NY State Education Commissioner John King on the Overlooked Issues in Public Education

| April 23, 2014 11:23 AMvideo

New York State Education Commissioner John King talks about public education issues beyond Common Core, Race to the Top and the state’s role in expanding universal pre-k in New York City with MetroFocus host Rafael Pi Roman.

On the April 17 edition of MetroFocus, New York State Commissioner of Education John King spoke about the need for the Common Core despite recent criticism. “Some of the controversy is based on misinformation, some of it is real because it’s hard to raise standards,” King told MetroFocus host Rafael Pi Roman. “We’re simultaneously raising standards in 45 states, 700 districts here in New York, and that’s going to be challenging. It’s always going to require adjustments along the way.”

In part two of his interview, King addresses the issues that may be getting lost in the mix. What aren’t we talking about in public education?

“We’re not spending enough time, I think, talking about teaching and learning. What’s the professional development that teachers need? What should be happening in the classroom so that students develop better problem solving skills, better critical thinking skills?” King said.

“If you look at the performance of our English language learners in the state, our students with disabilities, our students of color, our students in poverty, you see real, huge achievement gaps,” he added. “Any time we’re spending talking about the politics rather than how we help those students is time not well spent.”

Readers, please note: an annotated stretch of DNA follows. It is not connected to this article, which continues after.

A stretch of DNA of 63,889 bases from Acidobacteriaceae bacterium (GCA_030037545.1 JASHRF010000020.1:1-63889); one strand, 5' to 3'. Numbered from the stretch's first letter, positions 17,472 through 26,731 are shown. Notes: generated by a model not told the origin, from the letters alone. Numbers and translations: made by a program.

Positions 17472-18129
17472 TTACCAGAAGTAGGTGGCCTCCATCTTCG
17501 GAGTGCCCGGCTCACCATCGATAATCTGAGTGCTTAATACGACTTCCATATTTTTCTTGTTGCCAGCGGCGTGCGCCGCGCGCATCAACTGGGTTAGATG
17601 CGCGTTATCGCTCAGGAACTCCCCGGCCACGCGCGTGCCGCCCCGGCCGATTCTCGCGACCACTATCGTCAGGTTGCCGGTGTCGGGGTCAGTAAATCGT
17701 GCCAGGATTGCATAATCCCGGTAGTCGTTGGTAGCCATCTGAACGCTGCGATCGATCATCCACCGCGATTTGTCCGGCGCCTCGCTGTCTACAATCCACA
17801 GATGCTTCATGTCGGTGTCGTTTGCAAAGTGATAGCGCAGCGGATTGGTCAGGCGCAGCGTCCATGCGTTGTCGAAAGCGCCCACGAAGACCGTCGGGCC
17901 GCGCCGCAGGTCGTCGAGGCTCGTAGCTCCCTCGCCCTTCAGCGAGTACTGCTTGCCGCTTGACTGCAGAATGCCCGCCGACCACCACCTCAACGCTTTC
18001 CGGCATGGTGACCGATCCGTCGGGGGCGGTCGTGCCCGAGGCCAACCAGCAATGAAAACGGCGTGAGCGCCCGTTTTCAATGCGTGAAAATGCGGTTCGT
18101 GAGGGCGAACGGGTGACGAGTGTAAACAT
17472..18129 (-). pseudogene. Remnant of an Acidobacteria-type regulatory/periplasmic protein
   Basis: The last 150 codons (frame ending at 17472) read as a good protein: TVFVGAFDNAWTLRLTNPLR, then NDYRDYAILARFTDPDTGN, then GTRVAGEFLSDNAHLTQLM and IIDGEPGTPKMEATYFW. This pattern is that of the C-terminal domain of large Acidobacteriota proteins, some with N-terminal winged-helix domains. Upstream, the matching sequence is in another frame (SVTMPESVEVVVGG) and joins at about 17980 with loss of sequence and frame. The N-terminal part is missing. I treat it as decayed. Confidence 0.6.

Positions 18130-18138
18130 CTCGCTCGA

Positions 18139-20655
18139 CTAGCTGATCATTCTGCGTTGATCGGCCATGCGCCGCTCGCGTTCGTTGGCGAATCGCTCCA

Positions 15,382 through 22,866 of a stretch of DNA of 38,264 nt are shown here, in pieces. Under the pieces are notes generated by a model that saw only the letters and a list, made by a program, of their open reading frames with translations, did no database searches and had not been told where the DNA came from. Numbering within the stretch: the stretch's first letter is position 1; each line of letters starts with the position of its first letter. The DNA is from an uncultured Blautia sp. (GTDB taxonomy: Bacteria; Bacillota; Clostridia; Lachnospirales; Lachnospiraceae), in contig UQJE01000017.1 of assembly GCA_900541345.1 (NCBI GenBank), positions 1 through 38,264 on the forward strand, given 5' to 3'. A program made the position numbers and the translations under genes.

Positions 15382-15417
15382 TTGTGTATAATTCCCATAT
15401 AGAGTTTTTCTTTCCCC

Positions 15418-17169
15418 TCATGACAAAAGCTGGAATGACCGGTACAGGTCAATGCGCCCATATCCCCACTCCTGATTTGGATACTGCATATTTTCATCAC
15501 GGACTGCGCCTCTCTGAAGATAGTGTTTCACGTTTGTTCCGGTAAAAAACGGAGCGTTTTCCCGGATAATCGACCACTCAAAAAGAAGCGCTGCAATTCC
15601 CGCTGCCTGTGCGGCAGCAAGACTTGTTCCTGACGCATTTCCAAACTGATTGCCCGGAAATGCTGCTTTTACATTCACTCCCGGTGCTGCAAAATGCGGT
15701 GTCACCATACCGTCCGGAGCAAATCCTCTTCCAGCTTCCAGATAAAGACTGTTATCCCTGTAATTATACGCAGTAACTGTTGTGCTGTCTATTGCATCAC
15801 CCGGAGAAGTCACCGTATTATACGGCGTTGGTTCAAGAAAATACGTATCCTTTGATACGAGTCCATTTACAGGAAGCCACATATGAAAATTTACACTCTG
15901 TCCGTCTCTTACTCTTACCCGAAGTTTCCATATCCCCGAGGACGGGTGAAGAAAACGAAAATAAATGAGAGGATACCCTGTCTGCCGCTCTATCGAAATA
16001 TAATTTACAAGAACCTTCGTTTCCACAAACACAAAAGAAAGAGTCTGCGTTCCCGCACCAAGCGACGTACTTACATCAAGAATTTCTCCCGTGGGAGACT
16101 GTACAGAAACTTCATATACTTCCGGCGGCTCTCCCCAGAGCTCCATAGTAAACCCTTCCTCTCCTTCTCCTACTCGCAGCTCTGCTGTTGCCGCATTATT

But Commissioner King also believes there are good things about New York’s public education system that people are missing, such as schools which have increased their graduation rates and have more students taking Advanced Placement and International Baccalaureate exams. “I hope in the months ahead we can turn the conversation away from politics towards what’s working and then how we bring what’s working to more places around the state,” he said.

At the beginning of April, the New York State Legislature also approved $300 million in state funding for universal pre-k expansion in New York City out of the total $340 million allocated for the entire state. According to Commissioner King, the state’s role will be to establish the standards by which the city will evaluate applicants to run the pre-k programs. 

“Now the task for the city is to ensure that it’s not just about access, it’s also about quality,” King told Pi Roman. “We need to grow the number of seats but they need to be good seats and students need to be getting the right, not only academic preparation, but socio-emotional support in early childhood education.”

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